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Is Silk Road Medical a Buy?

By Mark Prvulovic - Feb 6, 2020 at 10:26AM

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Less than a year after it went public, should investors be excited about this stroke-prevention biotech?

One biotech initial public offering (IPO) that piqued investors' interest last year was a stroke-prevention company that's quickly become a Wall Street darling. Silk Road Medical (SILK 1.17%) went public in April 2019, and despite what's been a bit of a tumultuous past few months, its stock ended January up over 25% from when it first started trading.

While the company seems to have a promising future ahead of it, nothing is guaranteed in the turbulent world of biotech. Let's take a moment and look through the company's details and see whether the stock is a good investment or not.

A 3D image of a person suffering from a stroke holding their head.

Image source: Getty Images.

Understanding strokes

A stroke occurs when there's a blockage in the arteries providing blood to the brain. Cells in the brain start to die within minutes without fresh blood, with strokes often leading to significant complications such as brain damage. Most often, strokes happen when the blood vessels leading to the brain get clogged with plaque deposits, which makes it easier for them to become blocked due to passing blood clots. These types of strokes are referred to as ischemic strokes, and while there are other types, ischemic strokes account for more than 87% of all stroke cases.

Nearly 800,000 people suffer a stroke each year in the U.S., and 140,000 of them die as a result. As such, there's a major market for companies that can come up with new treatments to help patients who are at high risk.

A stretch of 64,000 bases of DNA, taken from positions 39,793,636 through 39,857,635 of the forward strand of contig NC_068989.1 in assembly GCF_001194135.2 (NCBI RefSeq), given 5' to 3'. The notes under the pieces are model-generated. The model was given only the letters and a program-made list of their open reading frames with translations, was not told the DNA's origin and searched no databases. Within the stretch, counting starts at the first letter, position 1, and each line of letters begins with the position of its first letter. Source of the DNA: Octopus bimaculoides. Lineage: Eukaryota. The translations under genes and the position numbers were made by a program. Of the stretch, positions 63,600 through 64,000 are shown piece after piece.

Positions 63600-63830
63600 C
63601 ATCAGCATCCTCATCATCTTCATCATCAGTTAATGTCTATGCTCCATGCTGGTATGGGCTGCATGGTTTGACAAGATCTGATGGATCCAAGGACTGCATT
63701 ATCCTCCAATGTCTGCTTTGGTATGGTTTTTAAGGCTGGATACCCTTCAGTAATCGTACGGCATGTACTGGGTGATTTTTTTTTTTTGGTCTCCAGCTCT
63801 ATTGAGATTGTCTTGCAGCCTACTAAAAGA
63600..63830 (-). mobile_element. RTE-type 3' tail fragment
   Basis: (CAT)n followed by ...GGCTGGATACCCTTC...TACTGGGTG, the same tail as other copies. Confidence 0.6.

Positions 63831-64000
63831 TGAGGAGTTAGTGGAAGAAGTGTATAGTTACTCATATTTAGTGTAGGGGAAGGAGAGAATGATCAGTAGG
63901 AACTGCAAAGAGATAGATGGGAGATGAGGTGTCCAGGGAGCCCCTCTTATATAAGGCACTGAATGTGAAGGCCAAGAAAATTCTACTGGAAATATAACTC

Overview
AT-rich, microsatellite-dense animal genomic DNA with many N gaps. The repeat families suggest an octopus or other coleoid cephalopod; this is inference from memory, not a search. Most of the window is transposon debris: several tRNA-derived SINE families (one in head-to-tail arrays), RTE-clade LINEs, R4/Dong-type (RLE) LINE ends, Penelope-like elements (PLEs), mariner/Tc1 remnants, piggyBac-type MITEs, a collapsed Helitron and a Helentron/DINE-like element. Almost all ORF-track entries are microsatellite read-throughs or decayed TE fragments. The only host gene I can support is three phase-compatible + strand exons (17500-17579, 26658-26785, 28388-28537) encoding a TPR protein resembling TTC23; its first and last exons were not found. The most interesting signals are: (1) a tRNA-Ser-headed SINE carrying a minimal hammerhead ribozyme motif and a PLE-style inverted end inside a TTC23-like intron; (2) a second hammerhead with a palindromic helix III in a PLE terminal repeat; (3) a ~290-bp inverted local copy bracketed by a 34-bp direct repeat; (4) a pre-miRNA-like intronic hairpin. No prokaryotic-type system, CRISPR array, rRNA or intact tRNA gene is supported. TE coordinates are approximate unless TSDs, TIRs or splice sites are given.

Current treatment methods

There are two main types of stroke treatments used by surgeons today. The first is a carotid angioplasty, where a doctor puts a thin, metal-mesh tube known as a stent inside a patient's artery. Once a surgeon gets the stent in the area where there's a plaque buildup, the stent inflates like a balloon, crunching the plaque and allowing more blood to flow in the area.

A second, much more invasive, type of procedure is known as a carotid endarterectomy. In this case, surgeons cut directly into the main arteries in the neck, the carotid artery, and manually scrape away at the plaque deposits in the neck. While effective, the problem is that this procedure is understandably quite risky. The carotid artery provides blood directly to the brain, and there are cases where a piece of freshly broken plaque goes directly in the brain, likely causing a stroke in the process.

Depiction of a stent mesh being inserted inside an artery.

Image source: Getty Images.

What Silk Road Medical offers

Silk Road Medical has developed a new, safer procedure called a transcarotid artery revascularization (TCAR). A device manufactured by Silk Road, known as the ENROUTE neuroprotection system, is inserted via a small incision in the neck. This device ends up reversing the blood flow in the artery leading to the brain, filtering the blood through a mesh that collects loose plaque particles. This plaque-free blood then gets reintroduced via the patient's leg.

The idea is that by reversing the blood flow from the brain, loose plaque won't accidentally trigger a stroke, as is possible in patients undergoing a carotid endarterectomy. Silk Road Medical's new technology allows surgeons to perform a much easier procedure than what's currently available to stroke patients.

Silk Road expects that the global market for this new TCAR procedure would total $2.6 billion per year, which is pretty substantial given the company's revenues only came in at $17.0 million during its most recent third financial quarter.

There's a fair bit of clinical evidence supporting the effectiveness of the TCAR procedure as well. Multiple studies comparing the effectiveness of TCAR to regular treatments showed a significant reduction in the chance of strokes, with some studies showing a 39% reduction for patients using TCAR.

Current labeling restrictions